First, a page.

Turn off the Lights

Avengers – Hail Hydra

Why do I love Captain America?  This episode of Avengers is why.  Cap may have peak human physical conditioning, and a Vibranium shield, but his real super power is delivering inspirational speeches.  I’d follow that man to the Gates of Hell after watching this episode!

Take for example the opening scene where Hawkeye is trying to pull off a difficult trick shot.  While the rest of the team teases him about how impossible the shot is, Cap encourages him with “I’ve never seen you miss before; I don’t expect you to start now”.  The man’s exactly who you’d want leading your team when the aliens invade, or the robots run amok, and I’m wondering how long it will be before he challenges Iron Man for top spot on the team. 

Then there’s the later scene when Cap and Hulk are smashing Hydra robots.  Not only does Captain America show that he can take out a giant robot, without needing super powers, but he also belts out a speech that even inspires the Hulk to realize his true potential as a hero.

As the episode resolves, and we learn that Captain America had the chance to remake the world any way he desires, and the one thing he wanted was actually a wish for someone else.  Those of you who have read Ed Brubaker’s run on the Captain America comics will know where the Bucky reference at the end of the episode is going, and anyone who watches the Avenger cartoon without following Marvel in print is in for a great storyline if the show incorporates Brubaker’s work from the past few years.

Even though this was a very Cap-centric episode, the rest of the team gets lots of things to do as well.  Hulk, in particular comes across extra-awesome, especially since the show is blending elements of the Ultimate Universe with the regular 616 continuity.  In the Ultimate comics, Hulk is a little more “Gritty and Edgy” than in the older Marvel universe.  And when I say “Gritty”, I mean that Ultimate Hulk is a cannibal who slaughters innocent people by the hundreds.  It’s nice to see the animated version of the character giving a little reference to the nasty Ultimate Hulk, with the line about him eating Black Widow.  They even found a way to turn it into a joke in the scene where Wasp points out how funny it is that everyone is afraid of the Hulk.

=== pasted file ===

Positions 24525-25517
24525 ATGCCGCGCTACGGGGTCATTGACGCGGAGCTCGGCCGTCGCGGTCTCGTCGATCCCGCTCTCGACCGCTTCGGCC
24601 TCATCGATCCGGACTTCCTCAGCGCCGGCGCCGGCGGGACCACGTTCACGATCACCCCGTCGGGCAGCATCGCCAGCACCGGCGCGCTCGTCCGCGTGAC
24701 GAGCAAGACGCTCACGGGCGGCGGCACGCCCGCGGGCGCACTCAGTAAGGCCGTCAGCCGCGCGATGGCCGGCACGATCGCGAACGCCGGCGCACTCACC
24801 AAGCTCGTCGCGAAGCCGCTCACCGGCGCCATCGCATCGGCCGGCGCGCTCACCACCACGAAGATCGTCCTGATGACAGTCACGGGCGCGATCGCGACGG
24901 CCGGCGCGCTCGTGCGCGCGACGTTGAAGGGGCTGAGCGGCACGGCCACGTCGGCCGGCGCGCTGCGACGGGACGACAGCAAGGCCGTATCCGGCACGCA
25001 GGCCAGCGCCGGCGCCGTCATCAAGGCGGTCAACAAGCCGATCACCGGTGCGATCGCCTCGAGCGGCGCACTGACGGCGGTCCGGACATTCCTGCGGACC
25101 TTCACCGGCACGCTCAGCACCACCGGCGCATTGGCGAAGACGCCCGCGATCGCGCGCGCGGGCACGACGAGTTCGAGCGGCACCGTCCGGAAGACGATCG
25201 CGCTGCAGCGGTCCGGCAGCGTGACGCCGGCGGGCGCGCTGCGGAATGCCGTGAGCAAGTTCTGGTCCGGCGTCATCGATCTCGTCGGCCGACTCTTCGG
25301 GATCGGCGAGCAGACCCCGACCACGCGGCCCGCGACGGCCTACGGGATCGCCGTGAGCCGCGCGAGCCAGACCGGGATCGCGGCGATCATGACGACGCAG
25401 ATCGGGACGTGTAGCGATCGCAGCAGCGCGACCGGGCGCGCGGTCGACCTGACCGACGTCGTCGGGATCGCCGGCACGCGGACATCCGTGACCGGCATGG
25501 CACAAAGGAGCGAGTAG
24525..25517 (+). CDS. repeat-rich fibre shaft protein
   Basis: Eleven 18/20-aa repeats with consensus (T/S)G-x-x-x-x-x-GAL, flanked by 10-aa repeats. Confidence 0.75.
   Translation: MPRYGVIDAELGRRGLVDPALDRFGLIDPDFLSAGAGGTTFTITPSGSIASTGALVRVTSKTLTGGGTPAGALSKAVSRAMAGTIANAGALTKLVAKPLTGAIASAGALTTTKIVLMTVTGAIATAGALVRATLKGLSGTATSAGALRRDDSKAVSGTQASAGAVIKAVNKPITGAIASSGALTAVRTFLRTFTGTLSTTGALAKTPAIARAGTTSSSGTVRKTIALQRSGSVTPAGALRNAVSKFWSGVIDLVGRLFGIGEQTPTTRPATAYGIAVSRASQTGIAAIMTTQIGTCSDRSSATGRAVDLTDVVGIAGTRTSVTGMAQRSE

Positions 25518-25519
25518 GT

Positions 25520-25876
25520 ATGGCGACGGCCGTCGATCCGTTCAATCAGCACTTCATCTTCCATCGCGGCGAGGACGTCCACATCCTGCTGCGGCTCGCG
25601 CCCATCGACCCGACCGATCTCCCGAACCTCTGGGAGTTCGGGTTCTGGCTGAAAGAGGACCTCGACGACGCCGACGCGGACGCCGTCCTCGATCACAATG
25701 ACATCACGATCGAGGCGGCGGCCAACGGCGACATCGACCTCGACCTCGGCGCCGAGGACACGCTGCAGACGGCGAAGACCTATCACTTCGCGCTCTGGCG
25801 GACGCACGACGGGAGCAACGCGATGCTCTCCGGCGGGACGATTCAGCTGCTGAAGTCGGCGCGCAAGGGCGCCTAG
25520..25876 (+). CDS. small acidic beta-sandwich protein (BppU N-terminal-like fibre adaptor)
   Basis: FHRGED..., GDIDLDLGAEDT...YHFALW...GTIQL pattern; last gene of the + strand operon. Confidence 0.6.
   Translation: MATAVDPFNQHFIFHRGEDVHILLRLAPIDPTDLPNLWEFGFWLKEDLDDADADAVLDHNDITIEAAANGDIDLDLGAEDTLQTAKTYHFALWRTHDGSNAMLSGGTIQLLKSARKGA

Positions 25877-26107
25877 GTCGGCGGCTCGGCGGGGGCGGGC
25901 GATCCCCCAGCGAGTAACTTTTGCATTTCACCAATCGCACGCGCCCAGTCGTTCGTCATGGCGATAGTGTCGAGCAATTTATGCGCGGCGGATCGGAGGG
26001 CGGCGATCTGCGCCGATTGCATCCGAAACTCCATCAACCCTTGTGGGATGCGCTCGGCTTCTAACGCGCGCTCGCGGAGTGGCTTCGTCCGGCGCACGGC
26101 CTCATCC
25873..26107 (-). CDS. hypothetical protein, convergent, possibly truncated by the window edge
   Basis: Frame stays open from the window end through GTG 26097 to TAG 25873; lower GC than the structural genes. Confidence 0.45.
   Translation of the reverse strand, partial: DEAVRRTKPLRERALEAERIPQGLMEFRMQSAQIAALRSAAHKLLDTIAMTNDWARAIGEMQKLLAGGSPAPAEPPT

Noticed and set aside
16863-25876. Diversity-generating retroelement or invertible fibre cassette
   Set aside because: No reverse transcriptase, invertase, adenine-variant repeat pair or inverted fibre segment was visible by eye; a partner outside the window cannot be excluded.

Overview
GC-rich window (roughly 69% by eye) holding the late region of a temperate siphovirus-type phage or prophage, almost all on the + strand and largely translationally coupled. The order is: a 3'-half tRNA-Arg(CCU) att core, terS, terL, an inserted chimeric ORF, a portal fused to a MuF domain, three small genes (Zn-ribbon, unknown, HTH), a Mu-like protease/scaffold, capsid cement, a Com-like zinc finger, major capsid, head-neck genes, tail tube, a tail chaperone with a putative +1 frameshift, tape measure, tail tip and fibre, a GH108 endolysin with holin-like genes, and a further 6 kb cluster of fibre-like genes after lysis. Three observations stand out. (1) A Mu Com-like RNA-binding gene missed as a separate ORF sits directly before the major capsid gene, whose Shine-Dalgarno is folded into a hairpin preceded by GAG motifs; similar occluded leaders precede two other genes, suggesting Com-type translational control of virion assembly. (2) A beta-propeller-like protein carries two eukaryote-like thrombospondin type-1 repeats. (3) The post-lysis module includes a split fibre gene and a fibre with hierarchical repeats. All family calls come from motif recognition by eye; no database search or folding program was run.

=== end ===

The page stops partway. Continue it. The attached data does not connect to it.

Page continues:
Hank Pym comes across well in this episode, showing off his Giant Man powers by ripping a Hydra ship right out of the sky, and the animators finally got around to using the classic Avengers move where Ant Man hangs onto one of Hawkeye’s arrows.  The animation in that sequence is truly impressive, with a long backtracking shot to show how hard the show will be, before showing Hawkeye actually make the shot.  This is a subtle bookend to the scene in the beginning of the episode. 

The episode boils down to one long action scene, yet the writers still manage to fit a lot of story and character development in between all of the fighting. Hail Hydra does a lot of work in expanding the running story of the show, and introducing possibilities for subplots, such as S.H.E.I.L.D. wanting to register all of the superheroes.  Marvel fans know that this is what lead up to the big Civil War crossover storyline from a few years ago, and it certainly seems like that’s where the producers are trying to take the Avengers at some point in the future.  This is one of my favorite episodes of the series so far.

Read our review of the two-part storyline Ultron 5 and The Ultron Imperative



Meet the Author

User not found.

Follow Us